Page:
MGWCC #642

crossword 2:35 
meta DNF3 days 


hello and welcome to episode #642 of matt gaffney’s weekly crossword contest, “We’re Surrounded!”. for this week 3 puzzle, the instructions tell us that we are looking for a well-known children’s show. what are the theme answers? five long across answers all include an apostrophe:

  • {6-0 winners over the San Francisco Giants yesterday} OAKLAND A’S. a few days ago now, but the A’s are still doing great. they just clinched the AL west yesterday, in fact.
  • {Jazz singer who chose her surname because it’s Pig Latin for a synonym for “money”} ANITA O’DAY.
  • {Show with Conrad Bain and Gary Coleman} DIFF’RENT STROKES.
  • {Peaceful transfer of power — not!} COUP D’ETAT.
  • {Cheesy Tom Jones hit} SHE’S A LADY.

okay, well, that’s the easy part. what next? i have no idea. i’ve tried a few things suggested by the title, like reading off the letters on either side of the apostrophe in various orders. nothing doing there: AS / OD / FR / DE / ES. the apostrophes don’t necessarily all represent elided letters; as the clue points out, O’DAY is an invented stage name, so it’s not really short for OF DAY or something. and A’s isn’t a contraction, nor is it a possessive; that apostrophe only exists to distinguish A’s (the plural of the letter A) from As (a two-letter word).

there are a bunch of apostrophes in the clues, of course, as you might expect. nothing out of the ordinary there.

oh, okay, here it is: each of the letter pairs surrounding the apostrophe also form the first and last letters of a three-letter word elsewhere in the grid. in order of theme answer:

  • A’S: {Crunches target them} ABS.
  • O’D: {No spring chicken} OLD.
  • F’R {Cover for a canine} FUR.
  • D’E {Snider or Wallace} DEE.
  • E’S {Suffix with leopard or lion} ESS.

reading off the middle letters in this order gives BLUES, which is the first word of BLUE’S CLUES, a children’s show that contains an apostrophe. that was actually going to be my desperation guess anyway, since the word CLUES is related to crosswords and the 5/5 enumeration is possibly suggested by the five theme answers.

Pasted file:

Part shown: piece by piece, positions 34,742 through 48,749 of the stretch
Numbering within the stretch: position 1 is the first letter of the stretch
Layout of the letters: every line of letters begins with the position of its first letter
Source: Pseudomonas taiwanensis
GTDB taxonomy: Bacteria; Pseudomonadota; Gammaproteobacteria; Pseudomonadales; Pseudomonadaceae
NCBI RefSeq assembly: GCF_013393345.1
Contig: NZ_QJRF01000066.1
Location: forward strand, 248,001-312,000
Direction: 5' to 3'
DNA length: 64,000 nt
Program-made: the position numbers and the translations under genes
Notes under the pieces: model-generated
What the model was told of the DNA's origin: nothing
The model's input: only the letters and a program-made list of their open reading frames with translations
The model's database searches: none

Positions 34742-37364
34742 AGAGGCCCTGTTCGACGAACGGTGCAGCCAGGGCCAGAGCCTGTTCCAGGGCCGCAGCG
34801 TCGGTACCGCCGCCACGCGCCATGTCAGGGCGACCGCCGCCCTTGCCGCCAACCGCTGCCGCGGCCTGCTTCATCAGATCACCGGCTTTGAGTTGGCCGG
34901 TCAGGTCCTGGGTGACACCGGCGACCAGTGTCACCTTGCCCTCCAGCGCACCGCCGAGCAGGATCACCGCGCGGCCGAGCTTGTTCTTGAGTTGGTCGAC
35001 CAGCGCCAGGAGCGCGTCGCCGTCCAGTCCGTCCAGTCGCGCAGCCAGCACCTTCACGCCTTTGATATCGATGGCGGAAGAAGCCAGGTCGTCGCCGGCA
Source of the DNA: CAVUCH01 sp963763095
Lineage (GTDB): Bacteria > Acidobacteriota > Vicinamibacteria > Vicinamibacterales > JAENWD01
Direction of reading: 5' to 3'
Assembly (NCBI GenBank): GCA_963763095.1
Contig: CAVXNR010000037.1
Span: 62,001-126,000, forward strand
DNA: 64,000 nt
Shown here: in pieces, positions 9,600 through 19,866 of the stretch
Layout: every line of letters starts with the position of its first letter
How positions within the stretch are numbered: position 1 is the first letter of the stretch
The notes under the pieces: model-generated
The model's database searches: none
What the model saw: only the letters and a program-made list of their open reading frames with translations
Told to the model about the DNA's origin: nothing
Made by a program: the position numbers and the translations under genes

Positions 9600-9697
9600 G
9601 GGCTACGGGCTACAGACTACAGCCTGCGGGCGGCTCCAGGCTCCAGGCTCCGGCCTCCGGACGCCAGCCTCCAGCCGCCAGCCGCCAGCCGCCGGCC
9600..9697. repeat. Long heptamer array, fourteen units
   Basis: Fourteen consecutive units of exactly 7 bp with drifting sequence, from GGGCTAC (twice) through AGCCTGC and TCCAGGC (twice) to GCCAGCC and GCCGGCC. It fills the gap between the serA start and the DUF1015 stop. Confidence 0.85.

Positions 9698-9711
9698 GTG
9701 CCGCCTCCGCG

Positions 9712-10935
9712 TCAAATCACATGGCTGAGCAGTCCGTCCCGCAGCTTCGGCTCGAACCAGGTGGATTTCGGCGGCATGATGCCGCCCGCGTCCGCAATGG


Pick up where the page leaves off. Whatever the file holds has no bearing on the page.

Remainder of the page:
i’m mildly curious if matt considered also putting ACS in the grid so as to have not only BLUES but also CLUES. would that have been more elegant or less elegant? i say more, but i could see the argument either way.

this is a very elegant meta, and i think quite constrained. i wonder what part of the idea came first—wanting to make the answer BLUE’S CLUES, or just the idea for the mechanism and picking whatever five-letter answer worked out with the constraints of the grid. the latter seems possible, as the former would require some serious diligence and/or good fortune in picking theme answers. the 15-letter DIFF’RENT STROKES seems like a natural choice for the middle theme answer, but then you’d need your answer word to have a vowel (or D, i suppose) as the middle letter. i guess the fact that an apostrophe is often followed by S, and a huge percentage of __S words are legit crossword entries, opens up the possibilities somewhat.

fill bits:

  • {Extremely interesting mathematician Paul} ERDOS. fact check: verified. although his life and career were fascinating and admirable in many ways, i can’t gloss over the fact that he was terribly misogynistic.
  • {“Smooth ___” (Sade’s signature song)} OPERATOR. this clue/answer pair is a reversal from the norm, which almost always sees SADE as the grid answer.
  • {Attention-getting garment} RED DRESS. mild ding for both the slight arbitrariness of this phrase and the dupe with {Frozen pizza brand} RED BARON.
  • {The B of RBG} BADER. RIP. this puzzle came out only a few hours after her death.

that’s all from me. what’d you think of this one?